Smile Politely

I have a somewhat-unreasonable desire for more roundabouts in C-U

An overhead, bird's eye view of a roundabout.
Kelly Lacy

Let me start by saying I’m no transportation or urban planning expert, not by any stretch. I follow a couple of interesting transit accounts on Twitter that get me excited and thinking more about how we all move about in a city. I was having a conversation last week with a few of our editors when I posed the question: Why aren’t there more roundabouts in Champaign-Urbana? I do realize it was an odd question to ask in a lot of ways, given that we live in America and they are generally uncommon, but something that was on my mind when I noticed the City of Champaign installing a four-way stop sign on the north side of town.

There’s no doubt that building and implementing roundabouts cost more money than just plopping in four stop signs around an intersection and calling it a day. Obviously, that makes sense, as there’s a lot of planning involved to that sorta thing. I’m not unreasonable enough to dismiss that notion, but I did think it would be kind of fun if there were more here, you know?

Have you ever driven around a roundabout and thought about how much fun you were having while you were doing it? Let’s face it, no one likes to stop when they don’t need to, and cars, pedestrians, bikes, and other styles of vehicles can move about harmoniously. It had me thinking about where roundabouts are in C-U (the only one I can think of is by Starbucks near Harvest Market), and I struggle to think of more. That’s probably a terrible example given the amount of congestion that comes out of that Starbucks, but alas, I continue.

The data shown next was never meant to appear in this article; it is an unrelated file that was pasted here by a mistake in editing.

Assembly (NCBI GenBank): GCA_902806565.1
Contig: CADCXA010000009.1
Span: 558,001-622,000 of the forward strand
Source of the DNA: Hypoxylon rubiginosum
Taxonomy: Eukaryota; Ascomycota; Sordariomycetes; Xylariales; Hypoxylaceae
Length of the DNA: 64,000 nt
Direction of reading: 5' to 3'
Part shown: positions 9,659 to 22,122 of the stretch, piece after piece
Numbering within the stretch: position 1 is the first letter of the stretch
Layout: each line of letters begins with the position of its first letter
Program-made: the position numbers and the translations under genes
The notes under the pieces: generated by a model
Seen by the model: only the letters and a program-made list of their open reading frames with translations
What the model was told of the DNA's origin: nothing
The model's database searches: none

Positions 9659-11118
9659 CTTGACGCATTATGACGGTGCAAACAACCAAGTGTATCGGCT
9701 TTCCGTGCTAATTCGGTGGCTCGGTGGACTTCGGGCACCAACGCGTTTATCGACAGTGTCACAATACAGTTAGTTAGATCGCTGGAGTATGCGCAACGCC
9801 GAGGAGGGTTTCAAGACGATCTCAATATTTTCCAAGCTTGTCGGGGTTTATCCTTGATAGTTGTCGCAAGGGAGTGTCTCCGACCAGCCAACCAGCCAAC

I thought this video summed it up well, and when they pointed out that Carmel, Indiana, a town with a population of under 100,000, has the most roundabouts in America, I was intrigued further:

We’ve talked about some of our desires here, and remember this much-debated op-ed we published last year discussing intersections, roads, and whatnot. Think about all of the awesome things we could put inside of them too, with more green space, less pavement, and more fun. The thought of public art being in the center, like the photo above, seems interesting.

Anyway, perhaps I’m alone on this, but maybe I’m not the only one. I know the idea and concept is farfetched given how solidified stuff like this becomes, but here goes nothing.

Executive Editor

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